Macropods a Many

Plunkett has a good diversity of macropods (Wallabies and Kangaroos) considering it’s a fairly small park close to Brisbane.

There are four common species in the park. They include the eastern grey kangaroo, whiptail wallaby (or pretty face wallaby), red-neck wallaby and swamp wallaby. There is also potential that there could be rufous bettongs in the Cooingee Range section of the Plunkett Regional Park.

Eastern Grey Kangaroo

Eastern Grey Kangaroo

Red-necked Wallaby

Red-necked Wallaby

All five species have different habitat requirements which indicates that the Plunkett area has good diversity in habitat to cater for these macropod species individual requirements.

Eastern grey kangaroos prefer grassy open country which is bountiful adjacent to the western side of the park.

Whiptail wallabies also like grassy open country but have a preference for hilly terrain with more wooded areas for cover.

Swamp wallabies prefer heathy and shrubby understory where they can hide and remain unnoticed and a large part of their diet is made up of shrubby vegetation as opposed to grasses. They also like rocky areas.

The red-necked wallaby likes a combination of both shrubby and open country and are usually seen in early morning or late afternoon chewing on better quality grasses in open grassy paddocks.

Bettongs like quiet areas with open grassy woodland with plenty of long grass to hide in. Foxes are their number one predator.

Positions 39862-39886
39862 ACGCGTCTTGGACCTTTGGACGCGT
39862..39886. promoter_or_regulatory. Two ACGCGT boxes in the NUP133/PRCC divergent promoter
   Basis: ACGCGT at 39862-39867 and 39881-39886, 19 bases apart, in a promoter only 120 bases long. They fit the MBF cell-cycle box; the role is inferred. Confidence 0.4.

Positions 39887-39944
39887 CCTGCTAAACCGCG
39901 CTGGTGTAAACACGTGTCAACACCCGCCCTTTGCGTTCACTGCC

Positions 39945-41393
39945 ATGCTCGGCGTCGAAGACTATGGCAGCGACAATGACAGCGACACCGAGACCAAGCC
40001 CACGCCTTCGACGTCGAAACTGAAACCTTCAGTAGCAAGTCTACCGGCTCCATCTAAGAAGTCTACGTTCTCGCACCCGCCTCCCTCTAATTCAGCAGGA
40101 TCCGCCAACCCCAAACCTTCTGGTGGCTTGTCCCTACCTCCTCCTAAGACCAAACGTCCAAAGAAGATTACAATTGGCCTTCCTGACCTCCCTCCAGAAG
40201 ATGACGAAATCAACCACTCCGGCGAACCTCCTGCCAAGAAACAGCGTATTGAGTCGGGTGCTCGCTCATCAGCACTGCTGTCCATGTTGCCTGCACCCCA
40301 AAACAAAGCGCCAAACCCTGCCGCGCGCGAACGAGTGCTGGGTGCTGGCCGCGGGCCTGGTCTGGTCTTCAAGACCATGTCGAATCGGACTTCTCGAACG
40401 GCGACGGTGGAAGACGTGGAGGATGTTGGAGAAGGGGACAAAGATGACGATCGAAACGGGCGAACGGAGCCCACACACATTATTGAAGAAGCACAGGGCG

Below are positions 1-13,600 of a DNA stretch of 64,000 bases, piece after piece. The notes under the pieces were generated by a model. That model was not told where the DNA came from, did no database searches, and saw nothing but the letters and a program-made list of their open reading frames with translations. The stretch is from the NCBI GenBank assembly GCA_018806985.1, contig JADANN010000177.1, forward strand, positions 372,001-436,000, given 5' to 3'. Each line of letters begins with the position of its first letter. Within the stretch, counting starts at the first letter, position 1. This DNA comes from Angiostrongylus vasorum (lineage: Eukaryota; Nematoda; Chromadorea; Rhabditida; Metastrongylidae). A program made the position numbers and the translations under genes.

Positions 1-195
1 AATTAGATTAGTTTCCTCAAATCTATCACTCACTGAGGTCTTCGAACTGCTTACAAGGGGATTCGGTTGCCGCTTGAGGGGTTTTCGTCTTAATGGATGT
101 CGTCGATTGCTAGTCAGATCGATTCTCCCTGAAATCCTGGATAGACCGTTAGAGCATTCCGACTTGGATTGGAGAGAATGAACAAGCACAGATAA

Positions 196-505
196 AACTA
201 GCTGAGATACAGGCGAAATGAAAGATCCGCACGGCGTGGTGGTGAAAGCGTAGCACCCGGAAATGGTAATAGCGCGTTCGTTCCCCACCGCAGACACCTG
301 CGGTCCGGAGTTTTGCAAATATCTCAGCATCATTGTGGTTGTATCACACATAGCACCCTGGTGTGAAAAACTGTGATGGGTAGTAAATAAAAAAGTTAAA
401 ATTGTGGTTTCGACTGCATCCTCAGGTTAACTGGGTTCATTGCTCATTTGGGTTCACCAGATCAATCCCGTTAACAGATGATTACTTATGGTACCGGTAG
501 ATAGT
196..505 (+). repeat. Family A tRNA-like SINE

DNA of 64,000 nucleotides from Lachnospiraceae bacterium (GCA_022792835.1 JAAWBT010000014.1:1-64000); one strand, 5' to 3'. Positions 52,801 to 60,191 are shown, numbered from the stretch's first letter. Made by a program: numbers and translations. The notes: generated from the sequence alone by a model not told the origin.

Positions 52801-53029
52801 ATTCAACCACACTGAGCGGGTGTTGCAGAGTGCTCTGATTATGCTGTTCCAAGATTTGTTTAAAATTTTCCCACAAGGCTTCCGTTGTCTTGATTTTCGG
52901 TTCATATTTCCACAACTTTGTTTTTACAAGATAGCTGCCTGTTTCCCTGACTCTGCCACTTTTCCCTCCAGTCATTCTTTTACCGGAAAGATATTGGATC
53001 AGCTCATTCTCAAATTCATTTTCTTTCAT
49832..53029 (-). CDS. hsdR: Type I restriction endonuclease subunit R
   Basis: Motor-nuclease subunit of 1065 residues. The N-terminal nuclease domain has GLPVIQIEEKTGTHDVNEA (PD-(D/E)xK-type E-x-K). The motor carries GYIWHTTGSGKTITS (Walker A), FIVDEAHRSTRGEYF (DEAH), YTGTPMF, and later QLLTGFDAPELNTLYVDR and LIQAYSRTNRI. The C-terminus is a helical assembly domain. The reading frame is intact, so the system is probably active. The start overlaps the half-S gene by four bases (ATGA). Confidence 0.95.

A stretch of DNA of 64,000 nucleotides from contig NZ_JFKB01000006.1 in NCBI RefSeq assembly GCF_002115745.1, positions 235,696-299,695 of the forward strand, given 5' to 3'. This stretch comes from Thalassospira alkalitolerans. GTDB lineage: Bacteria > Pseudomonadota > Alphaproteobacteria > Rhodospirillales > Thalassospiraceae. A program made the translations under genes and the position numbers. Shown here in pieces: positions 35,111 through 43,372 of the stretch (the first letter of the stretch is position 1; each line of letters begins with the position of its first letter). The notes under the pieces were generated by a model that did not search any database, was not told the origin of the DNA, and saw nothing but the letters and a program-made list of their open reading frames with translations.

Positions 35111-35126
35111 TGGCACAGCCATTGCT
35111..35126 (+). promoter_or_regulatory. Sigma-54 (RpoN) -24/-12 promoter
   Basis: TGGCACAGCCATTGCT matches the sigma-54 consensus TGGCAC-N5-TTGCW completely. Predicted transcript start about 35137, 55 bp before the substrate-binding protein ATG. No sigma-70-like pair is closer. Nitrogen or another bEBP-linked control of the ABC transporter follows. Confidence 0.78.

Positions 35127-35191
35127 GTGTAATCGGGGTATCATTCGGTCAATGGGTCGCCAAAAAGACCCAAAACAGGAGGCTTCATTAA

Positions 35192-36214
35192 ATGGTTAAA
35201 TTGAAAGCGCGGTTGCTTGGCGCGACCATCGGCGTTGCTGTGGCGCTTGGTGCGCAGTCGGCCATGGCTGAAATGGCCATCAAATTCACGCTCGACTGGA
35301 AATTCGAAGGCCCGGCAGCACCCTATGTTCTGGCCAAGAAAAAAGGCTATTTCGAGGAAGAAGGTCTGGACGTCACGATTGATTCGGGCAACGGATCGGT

Rufous Bettong

Rufous Bettong

Out of these five species the red-necked wallaby and the swamp wallaby are the most resilient to development. They tend to have smaller home ranges and can cope with some of the changes that surrounding urban development can bring. They also seem to be able to tolerate a high amount of disturbance by park visitors (walkers, horse riders, mountain bikers).

Daisy Hill Conservation Park has fairly high numbers of both these species and it also has extremely high visitation and this visitation seems to have little to no effect on these populations ability to sustain themselves. Vehicle hits and dog attacks are the biggest threats to these species.

Grey kangaroos and whiptail wallabies need larger territories and tend to be adversely affected by development and wild dog attacks.

Swamp Wallaby

Swamp Wallaby

Whiptail Wallaby

Whiptail Wallaby

 

 

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